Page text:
This past Saturday, June 23, I attended one of a plethora of free lectures and tours offered in conjunction with the 2019 LA Design Festival. TALK: New Vision for LA x Designing Our Future featured a panel of Elizabeth Timme, co-director and architect of LA-Más and Jim White, Founder of “Home for Good” were moderated by Michela O’Connor Abrams of MOCA.
On the event webpage, the presentation is described as:
… how design thinking is positively informing civic planning…thought-provoking discussion about how creative collaborations are reshaping the future of Los Angeles and how you can be a part of it.
Elizabeth Timme is knowledgeable in a pragmatic way, twitching with intensity as she names a litany of agencies, partner contractors, and regulations vis-à-vis specific projects at high velocity. Jim White is a human resources executive at an entertainment company. Also a real estate investor on the side, he sees the cost of space in this city and how the overall real estate market makes it prohibitively expensive for those with moderate incomes. He also states that the cost of public assistance to the homeless (those without a fixed residential addresses) is exorbitant and wasteful. The money is better spent getting people into affordable or free housing, so they can start and benefit from treatment for whatever their ailments. Uncanny how he is able to translate humanitarian need into fiscal cost-effectiveness.
I thought this panel presentation was going to be on strategies of public engagement, public-private partnerships, and the image of the urban future. It was… and squarely in the domain of the cascading homeless crisis and the lack of social structures for mitigating, moreover eliminating it.
White talked about advocacy groups, including Everyone In LA, and the need for policy improvements while Timme spoke about the more telluric processes: community outreach, engagement, awareness, and navigating the multiplex of government regulation and contractor partnerships to forge new solutions for this housing issue.
The conversation found its plateau around ADU’s (Accessory Dwelling Units or “Granny Flats”) as a viable means of increasing Section 8 housing density in existing neighborhoods around transit hubs, without displacing longtime residents and houses. The triangle of daunting city permit acquisitions, rocketing marketplace prices, and well-meaning homeowners but who cannot stomach the $115K design/construction cost to convert their garages into ADU’s continue to be a barrier.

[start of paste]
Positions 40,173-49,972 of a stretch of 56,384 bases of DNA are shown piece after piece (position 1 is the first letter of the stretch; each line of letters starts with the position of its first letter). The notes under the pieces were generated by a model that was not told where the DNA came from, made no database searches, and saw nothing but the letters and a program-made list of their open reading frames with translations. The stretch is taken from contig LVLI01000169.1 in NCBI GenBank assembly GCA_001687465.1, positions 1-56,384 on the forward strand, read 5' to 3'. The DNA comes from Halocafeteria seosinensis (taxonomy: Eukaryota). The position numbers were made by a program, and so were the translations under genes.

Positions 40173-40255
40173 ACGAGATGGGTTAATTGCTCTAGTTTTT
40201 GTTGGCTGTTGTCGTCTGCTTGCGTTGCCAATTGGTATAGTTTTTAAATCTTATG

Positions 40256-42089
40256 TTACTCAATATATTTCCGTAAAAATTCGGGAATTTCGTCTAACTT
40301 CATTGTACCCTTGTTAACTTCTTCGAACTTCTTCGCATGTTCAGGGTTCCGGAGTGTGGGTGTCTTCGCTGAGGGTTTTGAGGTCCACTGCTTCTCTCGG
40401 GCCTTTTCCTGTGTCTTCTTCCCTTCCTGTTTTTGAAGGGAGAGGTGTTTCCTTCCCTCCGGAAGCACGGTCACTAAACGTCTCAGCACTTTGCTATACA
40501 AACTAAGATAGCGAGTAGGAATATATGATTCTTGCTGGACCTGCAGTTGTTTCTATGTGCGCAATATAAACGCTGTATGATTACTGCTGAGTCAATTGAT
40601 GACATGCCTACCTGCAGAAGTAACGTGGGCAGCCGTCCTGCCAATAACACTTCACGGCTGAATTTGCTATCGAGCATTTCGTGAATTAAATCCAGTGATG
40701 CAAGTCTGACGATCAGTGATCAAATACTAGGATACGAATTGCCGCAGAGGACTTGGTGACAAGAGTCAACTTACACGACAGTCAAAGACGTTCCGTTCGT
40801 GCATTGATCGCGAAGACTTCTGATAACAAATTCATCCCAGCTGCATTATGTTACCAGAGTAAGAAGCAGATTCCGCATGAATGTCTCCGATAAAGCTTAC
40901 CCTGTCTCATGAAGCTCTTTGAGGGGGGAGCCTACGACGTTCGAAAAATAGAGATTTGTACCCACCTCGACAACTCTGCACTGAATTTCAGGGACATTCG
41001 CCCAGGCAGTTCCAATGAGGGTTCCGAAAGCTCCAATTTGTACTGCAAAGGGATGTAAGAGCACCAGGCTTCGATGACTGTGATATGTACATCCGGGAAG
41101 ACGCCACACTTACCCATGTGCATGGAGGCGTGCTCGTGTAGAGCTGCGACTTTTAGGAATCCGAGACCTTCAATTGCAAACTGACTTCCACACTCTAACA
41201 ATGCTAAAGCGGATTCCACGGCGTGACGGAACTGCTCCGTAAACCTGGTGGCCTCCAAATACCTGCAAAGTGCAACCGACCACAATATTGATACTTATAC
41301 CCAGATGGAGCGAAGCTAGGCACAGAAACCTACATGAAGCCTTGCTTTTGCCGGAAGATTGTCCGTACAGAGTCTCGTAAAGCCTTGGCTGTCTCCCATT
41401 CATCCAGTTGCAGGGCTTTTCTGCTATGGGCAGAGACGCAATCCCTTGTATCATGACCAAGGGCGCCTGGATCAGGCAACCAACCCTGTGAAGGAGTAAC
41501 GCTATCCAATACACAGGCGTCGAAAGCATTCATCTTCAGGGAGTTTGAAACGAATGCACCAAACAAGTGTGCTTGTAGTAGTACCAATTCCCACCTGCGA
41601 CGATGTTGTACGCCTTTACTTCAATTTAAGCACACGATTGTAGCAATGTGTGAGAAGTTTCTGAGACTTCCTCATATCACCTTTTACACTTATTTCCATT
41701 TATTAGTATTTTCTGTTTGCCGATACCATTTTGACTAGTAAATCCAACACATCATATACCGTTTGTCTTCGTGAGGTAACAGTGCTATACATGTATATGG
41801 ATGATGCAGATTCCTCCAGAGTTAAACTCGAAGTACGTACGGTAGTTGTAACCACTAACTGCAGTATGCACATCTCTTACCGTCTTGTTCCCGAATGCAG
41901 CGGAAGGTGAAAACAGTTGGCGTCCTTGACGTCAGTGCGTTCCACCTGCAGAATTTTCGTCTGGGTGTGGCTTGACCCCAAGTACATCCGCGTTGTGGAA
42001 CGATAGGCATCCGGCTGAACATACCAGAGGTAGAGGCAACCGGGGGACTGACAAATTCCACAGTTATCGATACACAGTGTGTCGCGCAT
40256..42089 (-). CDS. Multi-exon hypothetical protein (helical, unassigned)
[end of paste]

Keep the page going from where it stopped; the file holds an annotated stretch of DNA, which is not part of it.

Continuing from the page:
Both speakers recognized that easy access from housing to transportation is crucial to getting people back on their feet again. White said he takes the Metro 10 Local everyday to and from work, and asked for a show of hands of how many in the audience of 50 have never taken Metro bus or rail. Only one sheepishly raised her hand. Timme said transit must be more frequent in order to become a reliable mode. Transportation and housing remain inextricably intertwined basic necessities.
It seemed to me that these procedural and cost issues were overshadowing another huge obstacle: “homed” people don’t trust homeless people. As a mass transit employee, I have witnessed time and time again how drivers are skittish about trying mass transit and the attendant sharing of space with strangers. The fear of strangers looms large. Between personal vehicles and single-family homes encircled with fences, this very notion of personal possession or property has cultivated a very staunch private bubble mentality. To share means to pop that bubble — and that is a terrifying, unacceptable notion to many. Timme deemed this issue as “fringe” and collateral, as something that we need to move beyond, but I wouldn’t downplay the magnitude of social-psychological shift required to get us all into the necessary sharing and caring way of life. Many are still unapologetically myopic and peering out with parochial vision— and that is a BIG problem.
And I’m not sure where the “design thinking” figured into this talk beyond creative partnerships and pricing. If there was a mention of design, it was in the context of Timme lamenting the bane of Dwell magazine-type ADU. Stark, graphic and minimalist, these coveted mini-homes are realized at no small cost. These ADU’s become jewels of affluence rather than mitigation measures for affordable housing.
Can design just stop being so elitest? Where is accessible, functional, beautiful design in the context of affordable dwellings near mass transportation? When does beauty and ease of function become an everyday enjoyment for everyone? Or, to put it bluntly, why does the accessible have to be cruelly boring or ugly?
I hope next year, the Design Festival tackles the headier issues of how design both perpetuates and redefines aesthetics of class and power. As I strolled around The Row after the lecture, I was impressed by how the Brutalist concrete panopticon (the abandoned shell of the former American Apparel factories) has been re-appropriated for boutiques, a chocolatier, and restaurants. The veneer of the redesign is nearly transparent. The site of blue-collar working class industry is now the playground of the amply endowed. Our ability to embrace and mix up the different design vocabularies across classes gives me hope that we can do it in other essential aspects of life too, from housing to transportation to social relationships.